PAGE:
After the fatal beating of Anthony Collao last week, the Woodhaven Residents Block Association (WRBA) spent much of its meeting discussing the problems that come with abandoned homes.
Collao was killed after a group of teens (of which three are reportedly from Woodhaven) crashed a party being held at an abandoned house on 90th Street.
WRBA President Ed Wendell said abandoned homes are becoming a serious issue. On February 20, an abandoned home on 98th Street caught on fire and damaged a neighbor’s house. There was also a house on 90th Street that residents complained was frequented by drug using teens. The Department of Buildings subsequently sealed the home.
“People are going to start moving, and nobody seems to care,” one resident shouted during the meeting.
Wendell said the community might try partnering with various groups, such as local Boy Scout troops, to clean abandoned homes that are plagued with graffiti. But cracking down and finding permanent solutions is a complicated issue.
Wendell said because of problems with foreclosures, no one is certain who is responsible for the house. He also said some homes are occupied, but the residents don’t care about maintaining the property.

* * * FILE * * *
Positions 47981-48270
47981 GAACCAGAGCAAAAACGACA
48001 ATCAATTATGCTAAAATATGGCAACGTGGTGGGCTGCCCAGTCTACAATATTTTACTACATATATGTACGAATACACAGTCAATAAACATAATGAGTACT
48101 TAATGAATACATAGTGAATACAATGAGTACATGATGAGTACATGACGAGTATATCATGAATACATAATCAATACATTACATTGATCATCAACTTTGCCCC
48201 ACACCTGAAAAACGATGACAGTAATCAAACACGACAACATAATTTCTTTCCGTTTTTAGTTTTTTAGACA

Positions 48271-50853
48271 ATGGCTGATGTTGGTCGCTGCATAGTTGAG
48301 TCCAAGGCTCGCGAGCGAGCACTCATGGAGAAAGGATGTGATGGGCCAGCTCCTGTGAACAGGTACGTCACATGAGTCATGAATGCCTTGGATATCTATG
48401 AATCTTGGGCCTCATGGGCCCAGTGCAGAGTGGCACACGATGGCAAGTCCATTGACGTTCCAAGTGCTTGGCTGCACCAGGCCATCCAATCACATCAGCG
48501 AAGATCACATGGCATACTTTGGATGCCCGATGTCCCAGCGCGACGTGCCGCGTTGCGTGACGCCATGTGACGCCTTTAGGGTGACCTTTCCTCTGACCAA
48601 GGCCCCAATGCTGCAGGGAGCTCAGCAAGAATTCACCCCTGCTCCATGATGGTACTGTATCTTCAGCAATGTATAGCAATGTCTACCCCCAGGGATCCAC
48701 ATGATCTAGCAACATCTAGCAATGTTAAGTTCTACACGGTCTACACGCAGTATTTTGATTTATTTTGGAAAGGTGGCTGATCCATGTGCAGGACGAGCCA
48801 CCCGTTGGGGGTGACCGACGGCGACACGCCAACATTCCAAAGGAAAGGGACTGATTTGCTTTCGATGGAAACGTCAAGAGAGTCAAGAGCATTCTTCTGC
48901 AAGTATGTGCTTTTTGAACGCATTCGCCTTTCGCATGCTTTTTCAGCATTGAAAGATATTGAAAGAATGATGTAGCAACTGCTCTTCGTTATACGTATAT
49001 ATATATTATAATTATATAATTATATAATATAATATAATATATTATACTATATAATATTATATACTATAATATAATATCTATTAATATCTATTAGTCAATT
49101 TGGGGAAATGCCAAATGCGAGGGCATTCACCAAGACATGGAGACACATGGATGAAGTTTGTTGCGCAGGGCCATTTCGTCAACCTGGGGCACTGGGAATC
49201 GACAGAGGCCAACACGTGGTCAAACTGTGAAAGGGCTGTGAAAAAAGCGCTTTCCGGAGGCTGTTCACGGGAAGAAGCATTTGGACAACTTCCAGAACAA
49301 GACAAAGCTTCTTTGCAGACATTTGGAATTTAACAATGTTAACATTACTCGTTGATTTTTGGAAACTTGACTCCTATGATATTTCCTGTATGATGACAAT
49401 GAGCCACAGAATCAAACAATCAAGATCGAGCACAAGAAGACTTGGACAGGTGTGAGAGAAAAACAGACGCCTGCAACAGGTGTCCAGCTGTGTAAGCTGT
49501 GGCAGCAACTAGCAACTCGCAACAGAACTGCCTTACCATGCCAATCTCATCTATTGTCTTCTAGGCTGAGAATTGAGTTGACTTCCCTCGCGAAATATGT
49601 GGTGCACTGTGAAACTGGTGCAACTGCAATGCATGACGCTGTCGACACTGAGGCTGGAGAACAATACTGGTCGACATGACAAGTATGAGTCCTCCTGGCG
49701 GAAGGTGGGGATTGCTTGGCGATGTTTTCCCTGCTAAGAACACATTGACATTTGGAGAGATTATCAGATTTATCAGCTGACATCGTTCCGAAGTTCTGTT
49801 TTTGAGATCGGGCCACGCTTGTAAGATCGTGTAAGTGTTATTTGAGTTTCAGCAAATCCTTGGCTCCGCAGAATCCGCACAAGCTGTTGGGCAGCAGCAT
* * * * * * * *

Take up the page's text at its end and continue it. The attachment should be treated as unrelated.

Another related issue is growing noise complaints in the area. Abandoned homes are popular spots for parties, and some residents throw parties in legal properties on a weekly basis.
Maria Thomson, President of the 102nd Precinct Community Council, said officers assured her they would become more aggressive on the issue.
“We want summonses issued. We want equipment confiscated,” Thomson said.
Local politicians stopped by to update residents on how they are fighting for the community.
Assemblyman Mike Miller (D-Woodhaven) discussed the state budget and expressed hope that senior centers like the newly opened Woodhaven-Richmond Hill Senior Center will be saved.
Miller also discussed graffiti issues in the neighborhood. “If we all fight it the minute we see it, the graffiti will disappear,” he said.
Councilwoman Elizabeth Crowley (D-Middle Village) said Mayor Michael Bloomberg is “out of his mind,” because of his insistence on threatening firehouses and putting the public safety of New Yorkers in jeopardy during every budget negotiation was becoming tiresome.
“There’s enough wasteful spending [in other city agencies] to cut without endangering public safety,” Crowley said.
Michael Brasky, representing State Senator Joe Addabbo (D-Howard Beach), informed residents about legislation Addabbo co-sponsored.
Bill S.3901 will create a 500 foot “buffer zone” for protests at military funerals.
“You can’t stop protests, but you can certainly have limitations. Especially for those who lost lives protecting these freedoms,” Addabbo told The Forum.
The bill easily passed the Senate with 60 Senators voting in favor.
Written By Eric Yun